Most people who start running, no matter their age, are hoping to find a method of exercising and staying in aerobic shape that they’ll enjoy for years, even decades. Because running is an individual sport requiring minimal skill and equipment – good shoes and athletic clothing suited to weather – it’s the perfect life-long pursuit for many. Pretty much anywhere you live or visit, you can incorporate running.
Research is clear about the benefits of running: it makes you happier; helps you lose or maintain weight; strengthens your heart, bones and joints; maintains mental sharpness as you age; reduces your risk of cancer; and adds years to your life.
Yet often those who start running end up quitting after a few years. The reasons are as varied as the individuals, but generally fall into the categories of conflicting family obligations, injury, or burn out.
Reflecting recently that this will be my 44th consecutive year of running, I asked a couple of McCall running friends with even longer running histories to sit down with me and chat about running longevity. We were all fortunate to discover running at young ages, but I also know people who started running in their fifties with the same degree of passion. It’s never too late.
Ben Hipple and Nancy Hatfield are both training for the Boston Marathon on Monday, April 15th (Patriot’s Day). The race is popular, requiring runners to meet a qualifying time run at a certified marathon, based on their age and gender. A qualifying time – quite an achievement in itself – doesn’t guarantee entry; if there are more registrants than slots for a category, one has to hope to be selected by lottery. Ben, 63, and Nancy, 62, are road runners, each still at the top of their running game, Ben after 53 years of running and Nancy after fifty. I’m also 62, a trail runner who started as a road runner at age 18, became a marathoner a few years later, then discovered the joys of ultra-distance trail running. We’re all (mostly) injury free, run regularly, sometimes with each other, and see no reason why we won’t still be running in another decade, or two, or even three.
I wanted to know: How did we manage to get here, running through decades when so many others stopped? Is it pure luck and lucky genetics, or have we figured out some things along the way that keep us motivated? What tips can our collective experience offer runners just starting their “careers” in the sport so that they, too, might enjoy the benefits of running throughout their lives?
Any runner is an experiment of one. The training and racing methods shared in books and article that work for some runners may or may not work for you. Picking and choosing from all the advice offered, testing for yourself what works for you, is an excellent start to successfully navigating the road (or trail) to running longevity. There’s no one-size-fits-all strategy.
Early Years and Influences
Nancy: I started running at age twelve. I had a PE teacher in seventh grade who loved running. As part of PE class, she’d hand out a ticket for each lap run, and once I got 16! Inside there was a graph with our names and we added a colored square for each ticket. I loved watching my line grow. After that I never gave it up, and took my running to the streets. My father was a runner; he ran a 2:45 marathon in his early fifties. I didn’t run with a club or have a group of friends that ran; I just loved running. I was never accountable to the mileage, just the feeling was enough.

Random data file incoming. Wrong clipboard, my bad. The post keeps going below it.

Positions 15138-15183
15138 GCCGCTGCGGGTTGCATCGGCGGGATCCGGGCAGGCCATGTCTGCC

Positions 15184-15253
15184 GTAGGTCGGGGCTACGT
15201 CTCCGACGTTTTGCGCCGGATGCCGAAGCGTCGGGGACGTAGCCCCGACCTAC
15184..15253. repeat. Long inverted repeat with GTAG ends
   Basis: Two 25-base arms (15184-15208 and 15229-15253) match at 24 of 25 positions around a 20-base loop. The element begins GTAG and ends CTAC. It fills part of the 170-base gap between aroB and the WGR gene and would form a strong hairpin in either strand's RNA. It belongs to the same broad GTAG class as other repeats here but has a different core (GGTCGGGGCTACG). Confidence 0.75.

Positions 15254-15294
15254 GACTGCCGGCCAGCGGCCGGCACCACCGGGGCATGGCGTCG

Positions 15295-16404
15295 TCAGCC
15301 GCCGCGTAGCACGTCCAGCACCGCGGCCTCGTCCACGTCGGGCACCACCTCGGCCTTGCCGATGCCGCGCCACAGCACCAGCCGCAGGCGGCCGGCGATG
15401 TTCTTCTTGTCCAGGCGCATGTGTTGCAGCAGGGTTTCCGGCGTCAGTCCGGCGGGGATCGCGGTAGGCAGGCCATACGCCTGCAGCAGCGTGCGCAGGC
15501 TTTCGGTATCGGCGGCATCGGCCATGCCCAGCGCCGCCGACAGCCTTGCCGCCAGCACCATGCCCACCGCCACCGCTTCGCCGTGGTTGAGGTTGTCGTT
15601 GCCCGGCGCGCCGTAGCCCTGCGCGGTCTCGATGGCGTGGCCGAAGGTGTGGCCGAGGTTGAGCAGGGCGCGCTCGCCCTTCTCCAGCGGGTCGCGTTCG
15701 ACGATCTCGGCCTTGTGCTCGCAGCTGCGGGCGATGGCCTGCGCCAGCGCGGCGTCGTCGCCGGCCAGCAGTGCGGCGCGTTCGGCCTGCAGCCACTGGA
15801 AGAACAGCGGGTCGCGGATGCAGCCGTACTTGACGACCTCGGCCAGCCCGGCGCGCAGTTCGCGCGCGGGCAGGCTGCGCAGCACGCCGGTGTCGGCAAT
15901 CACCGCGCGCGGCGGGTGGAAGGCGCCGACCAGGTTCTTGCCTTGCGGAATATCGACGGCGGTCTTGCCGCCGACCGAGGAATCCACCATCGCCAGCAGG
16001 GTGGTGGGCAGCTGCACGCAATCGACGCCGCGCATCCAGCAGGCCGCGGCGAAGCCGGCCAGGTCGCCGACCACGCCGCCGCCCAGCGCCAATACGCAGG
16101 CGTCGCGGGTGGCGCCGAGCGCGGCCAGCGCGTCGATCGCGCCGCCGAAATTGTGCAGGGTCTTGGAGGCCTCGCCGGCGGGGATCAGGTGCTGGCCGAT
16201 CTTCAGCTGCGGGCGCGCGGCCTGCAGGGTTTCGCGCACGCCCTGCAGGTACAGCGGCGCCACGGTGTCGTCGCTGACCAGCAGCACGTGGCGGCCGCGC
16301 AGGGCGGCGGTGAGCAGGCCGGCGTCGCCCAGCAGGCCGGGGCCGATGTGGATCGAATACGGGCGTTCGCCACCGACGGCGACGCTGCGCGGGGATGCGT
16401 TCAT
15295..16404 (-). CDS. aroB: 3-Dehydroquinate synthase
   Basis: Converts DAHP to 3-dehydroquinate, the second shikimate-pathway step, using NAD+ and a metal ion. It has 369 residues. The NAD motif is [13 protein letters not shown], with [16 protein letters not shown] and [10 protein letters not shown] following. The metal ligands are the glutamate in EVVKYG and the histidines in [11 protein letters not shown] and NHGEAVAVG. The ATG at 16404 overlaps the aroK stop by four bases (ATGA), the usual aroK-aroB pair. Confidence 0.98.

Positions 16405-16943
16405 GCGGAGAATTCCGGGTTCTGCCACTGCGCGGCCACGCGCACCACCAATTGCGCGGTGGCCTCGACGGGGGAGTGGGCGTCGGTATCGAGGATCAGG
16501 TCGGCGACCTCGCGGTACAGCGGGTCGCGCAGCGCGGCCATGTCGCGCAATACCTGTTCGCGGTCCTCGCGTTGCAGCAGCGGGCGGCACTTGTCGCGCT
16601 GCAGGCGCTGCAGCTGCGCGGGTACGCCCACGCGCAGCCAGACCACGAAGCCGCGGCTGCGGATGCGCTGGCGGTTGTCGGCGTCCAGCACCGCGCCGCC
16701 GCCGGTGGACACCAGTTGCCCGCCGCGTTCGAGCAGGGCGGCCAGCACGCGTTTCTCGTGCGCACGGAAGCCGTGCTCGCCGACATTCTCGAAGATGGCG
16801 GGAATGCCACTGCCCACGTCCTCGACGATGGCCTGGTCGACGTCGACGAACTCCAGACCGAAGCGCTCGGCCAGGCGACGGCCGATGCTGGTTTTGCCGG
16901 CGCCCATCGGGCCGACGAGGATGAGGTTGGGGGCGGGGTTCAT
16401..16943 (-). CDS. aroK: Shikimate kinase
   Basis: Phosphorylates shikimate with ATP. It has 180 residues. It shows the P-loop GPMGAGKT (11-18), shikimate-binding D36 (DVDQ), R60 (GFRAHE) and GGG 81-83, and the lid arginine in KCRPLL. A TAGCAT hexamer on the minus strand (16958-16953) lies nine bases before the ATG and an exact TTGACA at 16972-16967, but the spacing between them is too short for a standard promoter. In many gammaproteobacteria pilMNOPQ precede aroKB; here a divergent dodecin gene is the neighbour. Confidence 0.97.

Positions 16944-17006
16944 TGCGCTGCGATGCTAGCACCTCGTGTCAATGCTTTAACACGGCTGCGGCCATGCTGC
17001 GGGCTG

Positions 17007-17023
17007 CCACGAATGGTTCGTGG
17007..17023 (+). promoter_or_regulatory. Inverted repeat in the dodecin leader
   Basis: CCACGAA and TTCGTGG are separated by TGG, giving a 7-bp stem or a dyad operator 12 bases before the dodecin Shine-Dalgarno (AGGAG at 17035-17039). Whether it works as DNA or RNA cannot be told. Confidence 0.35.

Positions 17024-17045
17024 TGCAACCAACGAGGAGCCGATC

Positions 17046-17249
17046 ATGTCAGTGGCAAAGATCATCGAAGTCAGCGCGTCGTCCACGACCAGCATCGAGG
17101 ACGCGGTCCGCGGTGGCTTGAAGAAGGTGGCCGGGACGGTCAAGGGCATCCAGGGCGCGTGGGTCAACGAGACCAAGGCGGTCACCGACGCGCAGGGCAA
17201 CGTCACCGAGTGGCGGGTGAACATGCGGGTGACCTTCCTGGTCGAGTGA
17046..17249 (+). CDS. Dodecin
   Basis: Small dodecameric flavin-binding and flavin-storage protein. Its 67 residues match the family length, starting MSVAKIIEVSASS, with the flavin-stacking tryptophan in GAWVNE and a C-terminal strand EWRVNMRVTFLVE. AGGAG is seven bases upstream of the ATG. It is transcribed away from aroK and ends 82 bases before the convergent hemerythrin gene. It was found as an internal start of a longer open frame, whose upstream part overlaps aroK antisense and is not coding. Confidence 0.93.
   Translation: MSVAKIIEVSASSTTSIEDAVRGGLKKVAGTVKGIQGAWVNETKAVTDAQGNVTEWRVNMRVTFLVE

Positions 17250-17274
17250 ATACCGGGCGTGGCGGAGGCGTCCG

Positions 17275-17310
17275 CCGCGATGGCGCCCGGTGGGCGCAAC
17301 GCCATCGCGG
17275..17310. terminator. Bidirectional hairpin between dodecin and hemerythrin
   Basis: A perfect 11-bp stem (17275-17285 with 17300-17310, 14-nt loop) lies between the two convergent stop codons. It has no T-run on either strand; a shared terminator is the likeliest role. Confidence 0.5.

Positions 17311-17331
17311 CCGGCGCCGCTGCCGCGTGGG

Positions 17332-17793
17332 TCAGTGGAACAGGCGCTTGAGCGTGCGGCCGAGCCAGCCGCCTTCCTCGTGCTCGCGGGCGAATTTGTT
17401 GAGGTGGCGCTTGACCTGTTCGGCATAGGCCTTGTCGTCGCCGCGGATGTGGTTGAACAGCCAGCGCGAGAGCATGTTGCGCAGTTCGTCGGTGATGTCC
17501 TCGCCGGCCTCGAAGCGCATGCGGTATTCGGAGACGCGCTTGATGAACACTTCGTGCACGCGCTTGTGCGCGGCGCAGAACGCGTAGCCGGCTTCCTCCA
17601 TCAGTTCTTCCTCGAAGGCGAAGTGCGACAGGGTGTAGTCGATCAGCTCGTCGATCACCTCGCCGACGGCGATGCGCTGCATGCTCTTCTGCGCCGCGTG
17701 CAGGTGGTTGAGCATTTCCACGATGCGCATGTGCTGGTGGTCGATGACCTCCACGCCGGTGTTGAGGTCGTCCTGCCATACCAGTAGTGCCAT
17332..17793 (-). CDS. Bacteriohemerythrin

Ben: My father ran in the ‘60s and ‘70s. He knew maybe three other men in the area who ran. As a kid I’d get off the school bus early and chase it home. At age ten I ran at the track with my father, two-mile workouts. His longest runs never exceeded three miles. He was an intermediate hurdler in college, an NCAA champion who went to the Olympic trials in 1952; he made it to the semifinals before being eliminated. I ran cross country and the half mile in high school, and ran the mile for fun, but was in it for fun more than competition. In college at UC-Davis I was on the track team, 440 hurdles, because my dad said it was fun. I didn’t have time to run cross country in college, and besides, I was tired of it after four years in high school.
Rebecca: I grew up a tomboy in an athletic family, but no one ran. In 1975, when I was 18, I signed up for a college jogging class; it was winter and we ran indoors, around the basketball courts. I enjoyed the feeling I got from running and it helped me deal with stress, so when spring arrived, I headed outdoors, running on the streets near my apartment. I was hooked and kept running through college. With the stress of law school, I started ramping up my running, finding a group to run with, entering my first 5K and 10K races, dabbling in trail running. A month before I graduated in 1983, I ran my first marathon.
We all agree that having support from loved ones is important to running longevity. It’s challenging if non-running family members resent the time you spend running. As training miles increase, so does the time commitment. That can put stress on relationships. The best of all worlds is having a partner who runs with you.
Nancy: My husband, Travis, has always been supportive of my running. But then, he knew from the get-go how much I loved running.
Ben: My family was supportive of my running. It was a bit embarrassing to have my parents yelling too loud at high school meets, though. I ran with friends over the years. Even moving around for work (with the Forest Service), I kept running for exercise, doing occasional 5K and 10K fun runs. At one point a roommate and some friends got the marathon bug and I trained with them. I got injured, running too far too fast because I didn’t know what I was doing.